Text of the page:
How Boeing is taking more than 100 years of history and driving innovation through the IoT
As the world’s largest aerospace company, and having been in business for more than 100 years, the continued need for innovation has been at the heart of Boeing’s success. With the increasing possibilities of the Internet of Things (IoT), artificial intelligence (AI) and more, this innovation remains undimmed.
Like many organisations of its size, Boeing generates huge amounts of data. The question, of course, is how much you can get out of it to improve both company efficiency and customer satisfaction. Ted Colbert, Boeing’s CIO, told an audience at the Sands Expo and Convention Center in May that companies have to ‘both improve the skill set within the IT organisation and raise the digital IQ of our business leaders, so they pull on recognising the tech enablement opportunities to transform their business.’
So what does this mean? Al Salour, who is speaking at the IoT Tech Expo event in Santa Clara on November 29-30, is a technical fellow at Boeing Research & Technology. His role, as he puts it, is to “establish strategies and systems for the enterprise production systems.” In practice, this involves automating previously manual processes, putting in sensor-based technologies, and establishing standards that will flag deviations from engineering requirements.
A McKinsey article from earlier this year explains how the company’s workers are now using wearables and augmented reality tools on wiring-harness assembly lines. Yet there is so much more potential. As Salour explains, while 3D modelling and model-based design has been around for some time in a variety of industries, from aviation, to construction, and to entertainment, Boeing is taking steps beyond the traditional use cases.
“Our effort will go beyond that, to virtually create our manufacturing process and make important producibility plans in terms [of] our facility and equipment utilisation before we introduce a new product,” he explains. “Our linkage to engineering design will continue as we manufacture parts, so we can compare physical conditions against their digital twin model.”
It is therefore an iterative, constantly evolving process which Boeing is undertaking. But there are plenty of hurdles to cross in the meantime. Salour says he works in a ‘technologically challenging’ environment, with advancements taking place more quickly than the industry can keep up, but adds the changes are ‘exciting and interesting’. Another issue, that of cost, is pragmatic – “I consider my contributions to R&D advancements will bring results but at the same time they must be affordable or else they won’t survive,” says Salour – but the other is comparatively far-reaching.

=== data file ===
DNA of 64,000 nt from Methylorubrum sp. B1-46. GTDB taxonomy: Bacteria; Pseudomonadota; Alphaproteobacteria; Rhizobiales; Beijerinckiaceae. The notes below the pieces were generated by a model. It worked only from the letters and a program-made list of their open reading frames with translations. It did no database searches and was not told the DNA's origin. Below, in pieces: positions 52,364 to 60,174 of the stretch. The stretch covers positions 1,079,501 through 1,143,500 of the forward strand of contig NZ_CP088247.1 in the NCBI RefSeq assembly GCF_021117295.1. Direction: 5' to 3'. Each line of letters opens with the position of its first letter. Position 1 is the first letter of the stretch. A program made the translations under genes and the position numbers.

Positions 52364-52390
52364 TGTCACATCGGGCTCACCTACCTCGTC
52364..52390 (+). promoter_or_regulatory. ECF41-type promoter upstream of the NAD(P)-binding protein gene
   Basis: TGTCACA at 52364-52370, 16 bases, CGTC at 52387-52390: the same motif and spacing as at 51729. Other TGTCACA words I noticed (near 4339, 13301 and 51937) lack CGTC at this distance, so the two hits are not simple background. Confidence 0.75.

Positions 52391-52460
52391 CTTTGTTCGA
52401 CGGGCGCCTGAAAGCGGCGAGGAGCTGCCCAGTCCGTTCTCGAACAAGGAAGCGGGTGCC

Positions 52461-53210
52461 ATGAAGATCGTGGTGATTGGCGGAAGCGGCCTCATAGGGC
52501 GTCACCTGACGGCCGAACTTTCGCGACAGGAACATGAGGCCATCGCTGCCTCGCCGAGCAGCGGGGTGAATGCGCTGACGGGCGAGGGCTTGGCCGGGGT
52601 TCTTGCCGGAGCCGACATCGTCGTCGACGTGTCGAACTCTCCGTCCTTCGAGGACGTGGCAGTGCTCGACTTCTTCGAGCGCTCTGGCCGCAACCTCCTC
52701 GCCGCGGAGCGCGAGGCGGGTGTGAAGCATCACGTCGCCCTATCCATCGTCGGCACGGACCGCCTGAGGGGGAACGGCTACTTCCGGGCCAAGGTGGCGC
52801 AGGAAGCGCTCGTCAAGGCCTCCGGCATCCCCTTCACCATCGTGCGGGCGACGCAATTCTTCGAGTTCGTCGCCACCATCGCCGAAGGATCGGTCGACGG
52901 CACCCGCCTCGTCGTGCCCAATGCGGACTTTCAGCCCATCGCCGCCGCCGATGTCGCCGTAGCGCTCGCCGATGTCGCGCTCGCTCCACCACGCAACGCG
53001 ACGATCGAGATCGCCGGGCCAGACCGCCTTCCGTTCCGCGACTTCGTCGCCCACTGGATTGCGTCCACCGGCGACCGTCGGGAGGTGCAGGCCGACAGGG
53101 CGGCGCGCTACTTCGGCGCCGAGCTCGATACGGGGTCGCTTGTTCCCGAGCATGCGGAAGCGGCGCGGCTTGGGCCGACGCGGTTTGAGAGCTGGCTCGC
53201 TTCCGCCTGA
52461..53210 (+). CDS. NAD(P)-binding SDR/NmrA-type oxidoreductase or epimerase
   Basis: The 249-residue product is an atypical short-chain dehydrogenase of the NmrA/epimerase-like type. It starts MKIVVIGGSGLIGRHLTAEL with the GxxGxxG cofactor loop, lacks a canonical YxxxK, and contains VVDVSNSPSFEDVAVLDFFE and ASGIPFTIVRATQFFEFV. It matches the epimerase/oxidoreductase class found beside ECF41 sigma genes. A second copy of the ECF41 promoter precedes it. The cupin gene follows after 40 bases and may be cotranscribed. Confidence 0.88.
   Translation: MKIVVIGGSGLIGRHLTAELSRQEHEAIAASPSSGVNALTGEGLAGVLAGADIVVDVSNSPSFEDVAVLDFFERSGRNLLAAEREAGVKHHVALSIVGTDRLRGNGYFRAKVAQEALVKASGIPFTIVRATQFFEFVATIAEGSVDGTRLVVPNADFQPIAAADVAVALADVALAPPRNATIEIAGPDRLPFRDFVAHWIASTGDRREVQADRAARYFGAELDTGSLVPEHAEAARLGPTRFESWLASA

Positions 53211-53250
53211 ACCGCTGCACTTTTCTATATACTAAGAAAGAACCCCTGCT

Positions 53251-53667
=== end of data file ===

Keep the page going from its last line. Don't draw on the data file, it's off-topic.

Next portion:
“We need to be able to trust the digital data,” says Salour. “The issue is for the developers not to stop early before their work can be fully validated. We also need to consider the cultural change in relying and accepting the digital data.
“There are important compliance issues and procedures that will not quickly change, and the best way is to accept them and include them in our implementation plans.”
Partnerships are key, too. Last year, Boeing teamed up with Microsoft to ‘enable further integration between humans and machines, leveraging AI to streamline business operations while enabling airline operators to be more efficient, competitive and attractive to consumers’. Boeing’s partners include industrial leaders, academia, and government-sponsored research centres. “We believe our investments will be rewarded through internal and external advancements and technology maturity from our labs to the production floor,” says Salour.
Salour is speaking on the topic of manufacturing and ‘smart factories of the future’, a topic he is well-versed in given the day to day routine at Boeing. Expect various examples of how Boeing’s factory systems are moving towards the digital world. “We understand many of our traditional efforts in planning, manpower utilisation, and production flow decisions can be simplified through connected systems and real-time information,” says Salour.
“We would want our operation and support personnel to have instant access to their work-in-progress data so they make better decisions.”
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